Parts of Lagos, Nigeria Continued

 In some parts of Lagos, Nigeria's largest city, gunfire rang and a correctional facility burned on the 22nd (local time), AFP reported.

The U.S. has also criticized Nigeria's hard-line crackdown amid indiscriminate shooting of peaceful protesters on the 20th that has caused international outrage.

Smoke was seen soaring at a detention facility in the Ikoy district of downtown Lagos on the same day.

The police did not elaborate further, saying the rioters attacked but caught the flames.

Streets are empty and shops are closed in other parts of Lagos, with a population of 14 million.

Residents generally complied with the government's curfew, the Associated Press reported.

Meanwhile, President Muhammadu Buhari presided over a national security meeting earlier in the day consisting of defense ministers and police leaders.

According to Reuters, National Security Adviser Babagana Monguno said President Buhari ordered the security forces in charge of security to "work within the boundaries of the law" and to refrain from responding to protests and violence as much as possible.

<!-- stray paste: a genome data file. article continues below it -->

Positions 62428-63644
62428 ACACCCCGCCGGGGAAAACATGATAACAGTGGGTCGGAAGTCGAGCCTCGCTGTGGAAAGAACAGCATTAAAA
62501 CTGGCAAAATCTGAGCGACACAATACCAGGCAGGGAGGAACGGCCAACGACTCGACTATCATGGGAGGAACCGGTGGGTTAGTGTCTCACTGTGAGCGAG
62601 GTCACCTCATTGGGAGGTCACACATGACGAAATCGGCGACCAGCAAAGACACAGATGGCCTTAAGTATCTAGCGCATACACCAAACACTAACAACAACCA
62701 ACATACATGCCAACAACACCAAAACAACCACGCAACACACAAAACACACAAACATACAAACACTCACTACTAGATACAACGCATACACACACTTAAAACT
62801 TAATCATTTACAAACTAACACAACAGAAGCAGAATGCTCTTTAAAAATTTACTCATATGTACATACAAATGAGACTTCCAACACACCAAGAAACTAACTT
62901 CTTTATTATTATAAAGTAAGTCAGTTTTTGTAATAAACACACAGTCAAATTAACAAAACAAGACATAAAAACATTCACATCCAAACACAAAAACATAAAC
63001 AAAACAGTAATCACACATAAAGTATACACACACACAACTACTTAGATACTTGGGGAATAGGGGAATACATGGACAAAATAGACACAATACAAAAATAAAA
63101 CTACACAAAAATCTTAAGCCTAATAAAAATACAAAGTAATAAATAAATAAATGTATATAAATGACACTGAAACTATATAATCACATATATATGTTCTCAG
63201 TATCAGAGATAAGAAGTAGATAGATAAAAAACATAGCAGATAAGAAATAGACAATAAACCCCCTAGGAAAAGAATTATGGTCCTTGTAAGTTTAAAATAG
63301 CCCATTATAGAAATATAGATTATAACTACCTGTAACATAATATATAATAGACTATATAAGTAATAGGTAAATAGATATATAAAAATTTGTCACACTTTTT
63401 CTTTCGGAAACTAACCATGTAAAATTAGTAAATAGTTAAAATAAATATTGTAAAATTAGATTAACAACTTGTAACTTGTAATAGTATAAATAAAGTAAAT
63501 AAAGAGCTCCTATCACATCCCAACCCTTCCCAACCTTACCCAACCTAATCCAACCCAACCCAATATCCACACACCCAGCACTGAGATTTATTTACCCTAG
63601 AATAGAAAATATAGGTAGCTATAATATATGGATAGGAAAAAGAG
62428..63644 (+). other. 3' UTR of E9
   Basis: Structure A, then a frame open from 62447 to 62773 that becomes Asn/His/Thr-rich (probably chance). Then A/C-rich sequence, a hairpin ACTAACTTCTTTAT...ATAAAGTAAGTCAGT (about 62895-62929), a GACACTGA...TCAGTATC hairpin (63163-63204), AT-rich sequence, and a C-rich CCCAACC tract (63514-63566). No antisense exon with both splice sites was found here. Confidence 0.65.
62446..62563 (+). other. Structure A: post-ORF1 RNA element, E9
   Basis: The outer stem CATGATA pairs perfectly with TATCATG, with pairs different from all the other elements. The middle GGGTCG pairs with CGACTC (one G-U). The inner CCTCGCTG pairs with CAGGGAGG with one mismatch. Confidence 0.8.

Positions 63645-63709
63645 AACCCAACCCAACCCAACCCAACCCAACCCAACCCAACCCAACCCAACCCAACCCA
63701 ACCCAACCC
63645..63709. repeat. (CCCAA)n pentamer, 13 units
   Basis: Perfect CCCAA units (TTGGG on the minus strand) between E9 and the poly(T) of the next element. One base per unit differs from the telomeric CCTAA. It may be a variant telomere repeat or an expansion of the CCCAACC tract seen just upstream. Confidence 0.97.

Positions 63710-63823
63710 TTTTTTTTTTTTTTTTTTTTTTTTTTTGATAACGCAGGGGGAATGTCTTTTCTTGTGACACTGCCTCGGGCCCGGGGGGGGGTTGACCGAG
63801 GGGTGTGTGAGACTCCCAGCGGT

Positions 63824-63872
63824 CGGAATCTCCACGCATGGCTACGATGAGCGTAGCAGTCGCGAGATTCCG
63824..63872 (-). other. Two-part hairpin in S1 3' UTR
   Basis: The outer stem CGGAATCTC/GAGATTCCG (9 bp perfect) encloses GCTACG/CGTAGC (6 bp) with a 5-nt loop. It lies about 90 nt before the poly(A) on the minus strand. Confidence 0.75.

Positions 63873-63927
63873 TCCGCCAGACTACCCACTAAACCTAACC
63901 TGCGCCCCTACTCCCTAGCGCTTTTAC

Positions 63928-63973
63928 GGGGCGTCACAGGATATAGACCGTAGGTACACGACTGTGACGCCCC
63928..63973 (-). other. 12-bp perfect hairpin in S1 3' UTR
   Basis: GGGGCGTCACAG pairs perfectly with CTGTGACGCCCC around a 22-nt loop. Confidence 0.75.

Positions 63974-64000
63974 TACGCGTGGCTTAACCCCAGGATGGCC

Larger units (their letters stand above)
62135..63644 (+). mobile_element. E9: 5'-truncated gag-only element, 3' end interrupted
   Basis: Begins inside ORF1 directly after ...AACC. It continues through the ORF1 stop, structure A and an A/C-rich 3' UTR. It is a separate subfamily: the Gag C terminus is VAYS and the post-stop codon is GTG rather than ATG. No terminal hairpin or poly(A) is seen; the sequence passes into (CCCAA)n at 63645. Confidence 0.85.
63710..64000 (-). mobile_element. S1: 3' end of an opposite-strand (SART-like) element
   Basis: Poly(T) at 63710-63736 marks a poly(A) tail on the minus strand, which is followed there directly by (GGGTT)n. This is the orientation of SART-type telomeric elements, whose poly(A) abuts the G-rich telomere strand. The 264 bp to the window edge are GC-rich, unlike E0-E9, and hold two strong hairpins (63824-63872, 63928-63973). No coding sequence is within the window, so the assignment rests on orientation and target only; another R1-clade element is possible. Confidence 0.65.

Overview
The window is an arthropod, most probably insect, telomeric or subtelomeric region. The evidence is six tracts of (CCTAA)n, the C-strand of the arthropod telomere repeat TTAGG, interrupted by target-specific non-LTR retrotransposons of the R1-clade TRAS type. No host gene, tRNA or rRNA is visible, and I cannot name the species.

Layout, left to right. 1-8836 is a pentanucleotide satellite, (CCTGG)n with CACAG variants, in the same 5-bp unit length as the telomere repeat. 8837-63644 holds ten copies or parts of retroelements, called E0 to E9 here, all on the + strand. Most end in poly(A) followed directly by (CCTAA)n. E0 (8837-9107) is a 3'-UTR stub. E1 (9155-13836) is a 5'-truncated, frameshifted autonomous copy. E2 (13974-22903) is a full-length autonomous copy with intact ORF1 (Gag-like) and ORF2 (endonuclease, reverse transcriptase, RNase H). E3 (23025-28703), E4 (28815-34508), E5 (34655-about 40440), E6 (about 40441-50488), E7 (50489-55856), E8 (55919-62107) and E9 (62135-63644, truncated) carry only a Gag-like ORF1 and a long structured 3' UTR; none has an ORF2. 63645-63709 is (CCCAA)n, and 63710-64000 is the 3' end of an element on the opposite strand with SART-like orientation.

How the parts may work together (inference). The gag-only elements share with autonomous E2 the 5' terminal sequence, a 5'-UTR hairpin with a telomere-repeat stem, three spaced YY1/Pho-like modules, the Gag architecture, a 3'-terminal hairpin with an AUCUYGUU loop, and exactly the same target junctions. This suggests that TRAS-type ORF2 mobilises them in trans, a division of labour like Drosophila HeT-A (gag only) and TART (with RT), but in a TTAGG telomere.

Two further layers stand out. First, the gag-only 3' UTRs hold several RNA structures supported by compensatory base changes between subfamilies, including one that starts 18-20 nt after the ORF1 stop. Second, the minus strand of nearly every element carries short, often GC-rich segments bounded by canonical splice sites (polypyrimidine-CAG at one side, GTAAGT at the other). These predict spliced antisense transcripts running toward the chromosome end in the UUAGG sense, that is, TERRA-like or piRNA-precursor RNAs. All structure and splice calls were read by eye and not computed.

"The president, however, is concerned about disorder and lawlessness," Mongo said. "We need to know that young people (who are protesting) can cause unwanted issues if they only trust their luck and do dangerous things."

President Buhari will make a public statement on the evening broadcast in local time, a spokesman said in a statement.

President Buhari, a former military official, has been criticized for not expressing a clear stance on the shooting of peaceful demonstrators. In addition, the military police, who were accused of shooting, have denied it as "fake news."

Amnesty International, an international human rights group, said at least 12 people were shot dead near Lagos' Reckie tollgate on Tuesday, and 56 people nationwide were killed in bloody protests against police abuses that have lasted more than two weeks since early October. Demonstrations have become particularly violent since the shooting.

Vice President Yemi Osinbazo said he was "deeply sorry" for the shooting victims and the police and others who died in the last few days.


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